CWU considers going tobacco free

T%C3%A9a+Green

Téa Green

Jake Freeman, Staff Reporter

CWU is exploring the possibility of becoming a tobacco free campus in an effort to discourage tobacco use among students. On the evening of Feb. 4 ASCWU held a meeting in the SURC pit in which a panel of student government members as well as CWU staff listened to what students had to say regarding the issue. 

There were some opposing viewpoints at the conference. Students and faculty expressed their concerns about the implementation of the rule as well as the ability to enforce it. 

CWU student Guylean O’Connor related the issue of tobacco use to student success. 

“The key priority is for student success,” O’Connor said. “And for students to be successful a tobacco free campus is necessary.”

Josh Petersen, a junior and RA, said as a former smoker he believes the ban could be a good thing for people looking to quit. 

“People who have quit can be tempted by seeing people smoking,” Petersen said.

Many CWU students use tobacco on campus and this new rule would affect their routines. According to the most recent survey conducted by the American College Health Association roughly 3% of CWU students use cigarettes, another 3% use e-cigarettes and vape products and about 1% use smokeless tobacco on a daily basis. The same survey shows 14% of students have used tobacco products within the last 30 days.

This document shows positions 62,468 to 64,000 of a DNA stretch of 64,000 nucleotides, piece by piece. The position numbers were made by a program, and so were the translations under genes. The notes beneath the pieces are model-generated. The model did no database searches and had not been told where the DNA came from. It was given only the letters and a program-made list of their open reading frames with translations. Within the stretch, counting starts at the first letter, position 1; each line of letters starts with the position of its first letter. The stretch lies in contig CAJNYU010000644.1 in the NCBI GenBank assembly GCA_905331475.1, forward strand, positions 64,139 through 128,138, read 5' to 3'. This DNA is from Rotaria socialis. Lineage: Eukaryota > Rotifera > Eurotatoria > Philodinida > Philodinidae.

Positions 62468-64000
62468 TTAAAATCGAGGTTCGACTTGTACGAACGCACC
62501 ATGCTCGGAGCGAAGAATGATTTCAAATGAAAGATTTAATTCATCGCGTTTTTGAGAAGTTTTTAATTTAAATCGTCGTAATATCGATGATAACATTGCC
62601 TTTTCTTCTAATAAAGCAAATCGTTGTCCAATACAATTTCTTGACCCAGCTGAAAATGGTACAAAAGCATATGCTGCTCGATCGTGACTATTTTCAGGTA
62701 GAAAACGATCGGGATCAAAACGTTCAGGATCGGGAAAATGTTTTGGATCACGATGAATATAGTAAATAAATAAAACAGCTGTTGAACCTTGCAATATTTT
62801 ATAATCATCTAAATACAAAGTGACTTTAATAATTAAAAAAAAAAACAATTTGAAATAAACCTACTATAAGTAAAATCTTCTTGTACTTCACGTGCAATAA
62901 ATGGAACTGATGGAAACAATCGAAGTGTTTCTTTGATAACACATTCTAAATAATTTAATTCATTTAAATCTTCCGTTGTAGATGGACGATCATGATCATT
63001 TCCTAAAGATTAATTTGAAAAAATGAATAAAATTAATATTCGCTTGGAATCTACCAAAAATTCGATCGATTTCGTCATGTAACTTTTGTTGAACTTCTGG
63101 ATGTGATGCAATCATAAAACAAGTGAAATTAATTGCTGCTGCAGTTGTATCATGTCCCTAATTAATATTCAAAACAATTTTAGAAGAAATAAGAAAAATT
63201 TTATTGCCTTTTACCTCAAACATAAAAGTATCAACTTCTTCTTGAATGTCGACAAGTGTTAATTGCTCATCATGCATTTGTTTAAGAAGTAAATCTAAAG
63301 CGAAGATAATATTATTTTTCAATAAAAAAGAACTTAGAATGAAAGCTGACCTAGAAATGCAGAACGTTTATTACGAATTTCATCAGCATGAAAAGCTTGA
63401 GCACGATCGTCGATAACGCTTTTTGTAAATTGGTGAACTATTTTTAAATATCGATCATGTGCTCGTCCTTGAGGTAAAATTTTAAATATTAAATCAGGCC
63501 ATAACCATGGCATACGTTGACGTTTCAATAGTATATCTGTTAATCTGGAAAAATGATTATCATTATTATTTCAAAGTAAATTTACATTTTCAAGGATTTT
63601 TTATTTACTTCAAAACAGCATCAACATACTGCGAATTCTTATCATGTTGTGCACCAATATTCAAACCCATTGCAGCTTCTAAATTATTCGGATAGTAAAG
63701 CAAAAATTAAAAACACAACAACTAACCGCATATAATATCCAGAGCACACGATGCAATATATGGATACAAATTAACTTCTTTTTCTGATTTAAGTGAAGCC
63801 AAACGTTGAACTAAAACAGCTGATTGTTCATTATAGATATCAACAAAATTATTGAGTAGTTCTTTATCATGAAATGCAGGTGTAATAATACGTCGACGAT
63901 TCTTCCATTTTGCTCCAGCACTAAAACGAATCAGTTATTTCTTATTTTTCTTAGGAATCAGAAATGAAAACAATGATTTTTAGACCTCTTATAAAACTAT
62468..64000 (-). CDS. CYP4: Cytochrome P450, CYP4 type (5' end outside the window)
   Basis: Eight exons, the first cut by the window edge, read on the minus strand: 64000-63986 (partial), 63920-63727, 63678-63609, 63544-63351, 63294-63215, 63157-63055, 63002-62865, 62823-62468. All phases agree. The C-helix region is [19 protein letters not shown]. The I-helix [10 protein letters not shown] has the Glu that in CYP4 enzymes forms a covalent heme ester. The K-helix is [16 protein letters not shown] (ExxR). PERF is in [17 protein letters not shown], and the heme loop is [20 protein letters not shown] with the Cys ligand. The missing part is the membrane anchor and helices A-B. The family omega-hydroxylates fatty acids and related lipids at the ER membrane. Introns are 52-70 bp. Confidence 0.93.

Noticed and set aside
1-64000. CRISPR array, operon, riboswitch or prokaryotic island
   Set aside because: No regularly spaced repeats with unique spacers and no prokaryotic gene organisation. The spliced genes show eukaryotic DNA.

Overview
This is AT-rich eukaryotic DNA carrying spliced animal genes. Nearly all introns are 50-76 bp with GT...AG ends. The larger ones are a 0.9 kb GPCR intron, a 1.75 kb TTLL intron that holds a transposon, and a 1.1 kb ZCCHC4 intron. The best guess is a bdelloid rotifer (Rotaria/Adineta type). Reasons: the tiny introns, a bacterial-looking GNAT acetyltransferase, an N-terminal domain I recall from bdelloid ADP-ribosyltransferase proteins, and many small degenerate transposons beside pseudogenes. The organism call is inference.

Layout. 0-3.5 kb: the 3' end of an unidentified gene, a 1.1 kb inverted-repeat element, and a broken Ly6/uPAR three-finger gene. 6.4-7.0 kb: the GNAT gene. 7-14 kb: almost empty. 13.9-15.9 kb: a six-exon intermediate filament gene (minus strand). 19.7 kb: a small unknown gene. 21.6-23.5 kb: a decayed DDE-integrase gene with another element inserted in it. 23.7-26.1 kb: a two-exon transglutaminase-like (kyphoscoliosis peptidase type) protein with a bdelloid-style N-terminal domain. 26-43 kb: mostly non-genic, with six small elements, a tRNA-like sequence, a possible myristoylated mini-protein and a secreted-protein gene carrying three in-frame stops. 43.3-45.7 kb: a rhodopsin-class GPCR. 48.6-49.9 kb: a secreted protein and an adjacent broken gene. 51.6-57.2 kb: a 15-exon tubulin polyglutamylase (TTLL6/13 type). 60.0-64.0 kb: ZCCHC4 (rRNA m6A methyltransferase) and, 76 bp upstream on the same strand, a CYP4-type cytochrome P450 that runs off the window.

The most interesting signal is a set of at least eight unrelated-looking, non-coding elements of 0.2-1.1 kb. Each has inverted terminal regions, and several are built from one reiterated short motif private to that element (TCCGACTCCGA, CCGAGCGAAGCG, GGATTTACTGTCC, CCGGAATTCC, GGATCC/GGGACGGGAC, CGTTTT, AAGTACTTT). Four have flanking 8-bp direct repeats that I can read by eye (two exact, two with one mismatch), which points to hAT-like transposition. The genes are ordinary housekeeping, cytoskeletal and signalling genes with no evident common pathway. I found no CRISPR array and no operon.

Téa Green

Freshman Jacob Landreth was mostly indifferent to the ban when it came to cigarettes since there is a clear health risk associated with secondhand smoke. 

“Smoking I understand,” Landreth said. “But chew? That doesn’t affect anyone but yourself.”

Many students believe they should have the freedom to use tobacco on campus as long as it is not directly affecting other people.

“If a person wants to smoke, that’s their choice,” freshman Eric Pfingsten said.

Tobacco use is an issue that has been in the news a lot due to the recent ban on flavored vape products. The ban on flavored vape products has started a conversation on banning tobacco altogether. Colleges in Washington like UW have already begun making their campuses tobacco free and CWU is looking to follow suit.

According to the Centers for Disease Control and Prevention, tobacco use causes roughly 500,000 deaths each year. Vaping has made youth tobacco consumption a much greater issue in the past few years. 

Wellness Center Director Doug Fulp said that campuses which have banned tobacco  have seen lower rates of tobacco use. 

“I worked for five years on a policy and I left right after it was implemented. They reduced smoking on their campus by five percent,” Fulp said. “About 50% of people who smoke on a regular basis have indicated that they have wanted to quit.” 

CWU students have mixed opinions on the introduction of this rule. Students who do not use tobacco were mostly indifferent on the issue. Freshman Tyler Simpson does not think smoking is a major issue on campus. 

“It’s somewhat annoying when they smoke near the doors,” Simpson said. “But other than that I don’t really see it that often.” 

As of now, the initiative is still in its infancy and will not be implemented any time soon as it has yet to be voted on. For now, the increase in Washington state’s minimum age to purchase nicotine products will be the only thing preventing certain CWU students from smoking on campus.